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What to do if you get in a hit-and-run accident in Illinois

August 3, 2017 Published in Blog,Firm News

When you get into a car crash, you have much to worry about and deal with afterward. Motor vehicle accidents are scary enough as it is without having the responsible driver flee the scene. Unfortunately, hit-and-run accidents happen in Illinois, so you need to be prepared for what to do.

First, however, you must know what constitutes a hit-and-run. It applies to more than just when the motorist who crashed into you drives away. It also includes motorists who are underinsured, uninsured, drunk or untruthful about personal information.

What to do in a hit-and-run accident

Most of the actions you must take following a hit-and-run are the same as for any type of auto collision. These steps include the following:

  •        Calling the police to report the accident
  •        Getting medical treatment for any injuries
  •        Photographing the accident scene
  •        Informing your insurance provider about the incident
  •        Not accepting any offers from insurance companies until you have spoken with a lawyer

These actions become even more important when the other person does not stay, as the information will be useful in identifying the driver, proving the person’s guilt and obtaining monetary awards. As the nature of the accident may have hindered your awareness and/or memory, remember to speak to any witnesses to obtain additional details, and ask for their contact information for future use.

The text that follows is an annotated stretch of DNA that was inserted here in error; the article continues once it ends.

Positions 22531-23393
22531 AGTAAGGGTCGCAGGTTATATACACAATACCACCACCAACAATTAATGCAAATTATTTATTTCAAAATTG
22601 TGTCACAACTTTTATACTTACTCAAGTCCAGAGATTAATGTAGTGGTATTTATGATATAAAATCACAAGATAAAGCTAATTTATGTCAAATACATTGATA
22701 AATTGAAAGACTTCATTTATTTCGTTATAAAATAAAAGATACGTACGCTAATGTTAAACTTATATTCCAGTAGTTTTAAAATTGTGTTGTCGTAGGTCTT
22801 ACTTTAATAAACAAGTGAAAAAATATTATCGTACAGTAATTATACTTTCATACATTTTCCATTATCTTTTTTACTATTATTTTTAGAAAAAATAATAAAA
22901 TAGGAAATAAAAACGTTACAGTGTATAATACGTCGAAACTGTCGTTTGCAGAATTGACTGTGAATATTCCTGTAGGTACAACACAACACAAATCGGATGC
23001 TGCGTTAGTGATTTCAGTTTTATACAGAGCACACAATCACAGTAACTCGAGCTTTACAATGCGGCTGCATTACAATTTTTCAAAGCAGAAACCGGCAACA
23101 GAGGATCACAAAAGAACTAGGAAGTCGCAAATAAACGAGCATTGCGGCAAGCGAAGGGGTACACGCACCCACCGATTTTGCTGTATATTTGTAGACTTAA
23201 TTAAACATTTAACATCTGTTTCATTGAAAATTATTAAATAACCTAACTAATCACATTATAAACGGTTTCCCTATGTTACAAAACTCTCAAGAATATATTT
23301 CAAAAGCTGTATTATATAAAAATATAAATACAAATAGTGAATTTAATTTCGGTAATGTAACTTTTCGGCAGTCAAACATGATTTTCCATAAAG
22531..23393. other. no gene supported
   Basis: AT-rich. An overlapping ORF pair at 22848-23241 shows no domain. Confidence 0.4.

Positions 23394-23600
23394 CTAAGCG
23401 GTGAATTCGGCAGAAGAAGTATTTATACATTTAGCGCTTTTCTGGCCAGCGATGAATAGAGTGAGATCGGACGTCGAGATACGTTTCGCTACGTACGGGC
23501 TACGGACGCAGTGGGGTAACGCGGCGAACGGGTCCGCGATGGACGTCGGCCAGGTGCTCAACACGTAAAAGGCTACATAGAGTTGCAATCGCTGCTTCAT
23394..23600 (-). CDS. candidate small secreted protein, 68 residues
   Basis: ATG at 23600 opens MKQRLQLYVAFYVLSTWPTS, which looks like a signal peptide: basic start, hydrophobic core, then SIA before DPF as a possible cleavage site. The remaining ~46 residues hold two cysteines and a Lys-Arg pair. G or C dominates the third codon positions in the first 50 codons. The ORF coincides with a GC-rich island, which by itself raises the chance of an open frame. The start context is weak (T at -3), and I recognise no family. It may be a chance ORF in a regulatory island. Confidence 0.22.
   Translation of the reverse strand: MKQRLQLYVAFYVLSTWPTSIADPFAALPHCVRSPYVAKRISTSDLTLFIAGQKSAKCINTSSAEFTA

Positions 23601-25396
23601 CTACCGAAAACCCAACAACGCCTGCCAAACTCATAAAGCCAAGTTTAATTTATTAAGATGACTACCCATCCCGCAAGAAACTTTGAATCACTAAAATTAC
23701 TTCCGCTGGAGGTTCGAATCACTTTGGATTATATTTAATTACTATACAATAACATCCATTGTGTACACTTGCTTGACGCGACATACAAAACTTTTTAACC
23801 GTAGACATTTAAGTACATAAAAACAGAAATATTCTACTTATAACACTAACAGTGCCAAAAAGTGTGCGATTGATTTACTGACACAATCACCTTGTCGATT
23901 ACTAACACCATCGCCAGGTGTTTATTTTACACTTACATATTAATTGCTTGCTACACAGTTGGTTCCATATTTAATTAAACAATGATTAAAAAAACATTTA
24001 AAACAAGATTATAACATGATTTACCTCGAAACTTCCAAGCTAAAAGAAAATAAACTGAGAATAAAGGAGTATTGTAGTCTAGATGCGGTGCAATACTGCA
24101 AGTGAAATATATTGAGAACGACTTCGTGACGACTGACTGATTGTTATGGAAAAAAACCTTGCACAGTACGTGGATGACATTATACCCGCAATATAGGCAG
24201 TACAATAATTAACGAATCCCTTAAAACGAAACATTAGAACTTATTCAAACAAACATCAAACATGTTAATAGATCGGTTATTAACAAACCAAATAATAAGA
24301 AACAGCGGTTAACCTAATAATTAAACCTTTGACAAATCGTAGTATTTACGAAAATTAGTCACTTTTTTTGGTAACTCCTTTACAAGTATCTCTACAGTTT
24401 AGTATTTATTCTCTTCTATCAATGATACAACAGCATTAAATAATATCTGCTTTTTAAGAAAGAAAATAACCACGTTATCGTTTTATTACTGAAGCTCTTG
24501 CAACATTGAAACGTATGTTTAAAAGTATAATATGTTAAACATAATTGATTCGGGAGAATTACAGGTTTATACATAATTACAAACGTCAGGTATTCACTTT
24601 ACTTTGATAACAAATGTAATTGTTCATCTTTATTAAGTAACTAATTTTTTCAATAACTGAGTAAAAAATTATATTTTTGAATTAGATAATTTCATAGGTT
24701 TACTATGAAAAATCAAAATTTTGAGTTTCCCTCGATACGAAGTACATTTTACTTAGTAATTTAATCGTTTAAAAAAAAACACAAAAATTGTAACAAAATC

What not to do

No matter what, do not pursue the responsible party as he or she zooms off. This can be dangerous and negatively affect your case. Let the police handle finding the person. You can help by offering descriptions of the vehicle and driver and showing the photos you took of the aftermath.

Then, put the rest of your focus on caring for your injuries, gathering evidence and speaking to a personal injury attorney about your options. You may be eligible to receive compensation for immediate and long-term health care, property damage, income loss, and pain and suffering.